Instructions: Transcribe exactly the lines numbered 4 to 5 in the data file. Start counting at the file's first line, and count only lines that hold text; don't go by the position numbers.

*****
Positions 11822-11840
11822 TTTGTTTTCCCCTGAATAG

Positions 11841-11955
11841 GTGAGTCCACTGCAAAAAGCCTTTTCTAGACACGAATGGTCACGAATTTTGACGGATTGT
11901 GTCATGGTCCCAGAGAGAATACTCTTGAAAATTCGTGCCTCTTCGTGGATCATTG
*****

11841 GTGAGTCCACTGCAAAAAGCCTTTTCTAGACACGAATGGTCACGAATTTTGACGGATTGT
11901 GTCATGGTCCCAGAGAGAATACTCTTGAAAATTCGTGCCTCTTCGTGGATCATTG